2. Small Cut around 400Hz
I usually remove between 2-3dB of this frequency area that usually causes a bit of boxiness in the vocals and results in a cleaner sounding vocal.
3. Small boost around 2-4kHz
This is the area where the fundamental frequencies live for the Vocals and boosting in this region helps the Vocal stand out in the mix amongst all other instruments.
4. High Shelf Boost around 10kHz
The High Shelf is a boost that covers the entire frequency spectrum above (in this case), 10kHz. This eq move helps give the vocal some air and expensive sounding sheen.
A brief understanding of compression – it was invented to help control the dynamics of audio signals and prevent them from distorting and becoming inaudible.
In the modern world, we use compression to tame the dynamics of all types of audio signals, whether its vocals, guitars, drums and any other instrument.
When we sing, there are quiet parts and loud parts in our performance. There are also quiet and loud words within those quiet and loud parts. When the vocals are put inside a music track, there will be moments where the vocals are too loud in the mix and moments where they are too quiet and cannot be heard. This is where compression comes in and helps tame the dynamics, making the louder parts quieter and the quieter parts louder, giving a much more even performance and making it possible to hear each word of each line clearly.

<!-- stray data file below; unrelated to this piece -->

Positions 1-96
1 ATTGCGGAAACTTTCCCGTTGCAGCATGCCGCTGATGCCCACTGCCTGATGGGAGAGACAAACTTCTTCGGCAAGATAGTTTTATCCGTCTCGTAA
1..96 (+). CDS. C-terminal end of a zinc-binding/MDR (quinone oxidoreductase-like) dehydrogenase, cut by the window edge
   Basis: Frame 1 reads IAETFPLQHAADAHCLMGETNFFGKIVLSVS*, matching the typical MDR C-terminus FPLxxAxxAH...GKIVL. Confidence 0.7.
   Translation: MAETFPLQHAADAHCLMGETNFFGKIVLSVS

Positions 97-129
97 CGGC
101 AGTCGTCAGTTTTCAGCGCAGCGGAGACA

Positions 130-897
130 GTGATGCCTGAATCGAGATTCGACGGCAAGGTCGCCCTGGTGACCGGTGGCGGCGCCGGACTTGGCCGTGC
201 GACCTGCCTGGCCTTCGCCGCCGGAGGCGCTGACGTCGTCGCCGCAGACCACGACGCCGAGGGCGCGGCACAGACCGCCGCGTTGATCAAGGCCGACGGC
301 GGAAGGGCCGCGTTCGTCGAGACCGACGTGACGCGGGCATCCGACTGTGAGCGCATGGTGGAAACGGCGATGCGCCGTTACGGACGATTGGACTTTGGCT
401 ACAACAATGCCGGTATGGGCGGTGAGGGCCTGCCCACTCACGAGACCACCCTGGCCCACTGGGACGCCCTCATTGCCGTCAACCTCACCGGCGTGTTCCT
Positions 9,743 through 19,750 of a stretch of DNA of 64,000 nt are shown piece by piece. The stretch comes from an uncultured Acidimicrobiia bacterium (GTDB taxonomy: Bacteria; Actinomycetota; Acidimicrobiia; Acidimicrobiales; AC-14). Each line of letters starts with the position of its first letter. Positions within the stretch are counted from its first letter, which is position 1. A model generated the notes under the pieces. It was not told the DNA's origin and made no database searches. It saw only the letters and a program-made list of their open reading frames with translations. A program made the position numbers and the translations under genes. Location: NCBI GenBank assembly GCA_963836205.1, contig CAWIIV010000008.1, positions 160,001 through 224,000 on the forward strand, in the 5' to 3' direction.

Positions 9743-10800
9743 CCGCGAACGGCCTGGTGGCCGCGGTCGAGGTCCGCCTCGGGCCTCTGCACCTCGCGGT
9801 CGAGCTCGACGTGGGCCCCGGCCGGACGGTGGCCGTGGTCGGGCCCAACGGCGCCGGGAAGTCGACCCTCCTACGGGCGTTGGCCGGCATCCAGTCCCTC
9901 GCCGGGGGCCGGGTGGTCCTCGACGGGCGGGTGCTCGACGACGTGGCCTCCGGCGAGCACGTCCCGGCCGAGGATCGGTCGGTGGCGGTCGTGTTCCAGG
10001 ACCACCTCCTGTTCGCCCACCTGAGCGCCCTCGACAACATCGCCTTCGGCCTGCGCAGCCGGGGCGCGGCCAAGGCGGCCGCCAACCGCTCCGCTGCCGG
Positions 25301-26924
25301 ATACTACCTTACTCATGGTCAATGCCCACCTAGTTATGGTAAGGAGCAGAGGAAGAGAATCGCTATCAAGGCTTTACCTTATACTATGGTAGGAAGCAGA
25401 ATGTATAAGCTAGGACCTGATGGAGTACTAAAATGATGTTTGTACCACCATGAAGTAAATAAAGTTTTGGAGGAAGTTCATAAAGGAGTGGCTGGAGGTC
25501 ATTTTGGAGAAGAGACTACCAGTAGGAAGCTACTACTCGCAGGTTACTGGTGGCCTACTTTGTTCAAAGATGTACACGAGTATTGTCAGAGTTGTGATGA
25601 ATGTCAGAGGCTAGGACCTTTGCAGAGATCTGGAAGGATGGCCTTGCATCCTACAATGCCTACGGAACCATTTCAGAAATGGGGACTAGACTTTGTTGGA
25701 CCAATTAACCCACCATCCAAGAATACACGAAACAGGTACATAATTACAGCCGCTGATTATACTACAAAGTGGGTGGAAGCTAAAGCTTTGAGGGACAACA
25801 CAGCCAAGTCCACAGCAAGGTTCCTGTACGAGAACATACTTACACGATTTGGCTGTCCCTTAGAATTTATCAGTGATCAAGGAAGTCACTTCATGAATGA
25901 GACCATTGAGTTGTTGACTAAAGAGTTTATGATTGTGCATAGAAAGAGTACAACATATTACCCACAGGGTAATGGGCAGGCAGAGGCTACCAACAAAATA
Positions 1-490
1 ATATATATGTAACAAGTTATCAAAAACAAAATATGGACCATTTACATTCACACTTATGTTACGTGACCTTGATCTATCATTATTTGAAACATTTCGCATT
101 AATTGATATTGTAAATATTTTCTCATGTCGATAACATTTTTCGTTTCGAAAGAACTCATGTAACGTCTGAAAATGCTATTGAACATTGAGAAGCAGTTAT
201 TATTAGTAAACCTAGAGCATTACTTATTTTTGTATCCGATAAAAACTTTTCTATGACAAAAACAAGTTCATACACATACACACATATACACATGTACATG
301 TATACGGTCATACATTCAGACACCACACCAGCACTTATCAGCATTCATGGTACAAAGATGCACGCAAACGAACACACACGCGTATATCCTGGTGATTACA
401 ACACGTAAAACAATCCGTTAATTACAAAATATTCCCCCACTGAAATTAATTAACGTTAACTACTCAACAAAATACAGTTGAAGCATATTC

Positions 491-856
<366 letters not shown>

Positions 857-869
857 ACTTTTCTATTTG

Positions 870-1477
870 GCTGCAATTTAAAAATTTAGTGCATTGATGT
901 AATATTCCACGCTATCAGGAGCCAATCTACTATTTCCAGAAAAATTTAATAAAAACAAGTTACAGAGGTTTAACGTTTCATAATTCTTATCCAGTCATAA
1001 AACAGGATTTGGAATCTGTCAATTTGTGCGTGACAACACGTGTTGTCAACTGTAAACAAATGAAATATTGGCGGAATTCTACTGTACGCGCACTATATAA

1. Input Level – Level of audio coming into the compressor
2. Output Level – Level of audio leaving the compressor
3. Threshold – The level at which the compressor starts working
4. Ratio – The amount of compression that occurs above the threshold
5. Attack – How quickly/slowly the compressor reacts to the signal coming in 6. Release – How quickly/slowly the compressor releases the signal
7. Make Up Gain – Adding level to the compressed signal
8. Compression Meter – Shows the amount of compression occuring
Setting a Compressor:
1. Set the Ratio at 4:1. This means that every time the audio signal goes above the threshold (which we will set in a minute) the compressor will reduce the amount that it goes above the threshold by 4:1. So…lets say the audio signal goes 4dB above the threshold, the compressor will turn the audio signal down to 1dB, reducing it by 3dB.
2. Set the Attack/Release. We want a relatively fast attack and release so that it is catching the peaks of the audio signal. 10ms of attack is where I usually set it and put the release time on auto (or at the factory setting if there is no auto button).
3. Set the Threshold. The threshold is the point at which the compression starts to work. Lets say the audio signal is averaging around -12dB and peaking around -6dB. You need to pull the threshold down by turning the knob to the left until you start seeing around 5-6dB of reduction in the meter. This is a good amount of compression and will tame the peaks of the audio signal. If you feel your vocal needs more compression, add another compressor after it with the exact same settings and you will achieve your desired result.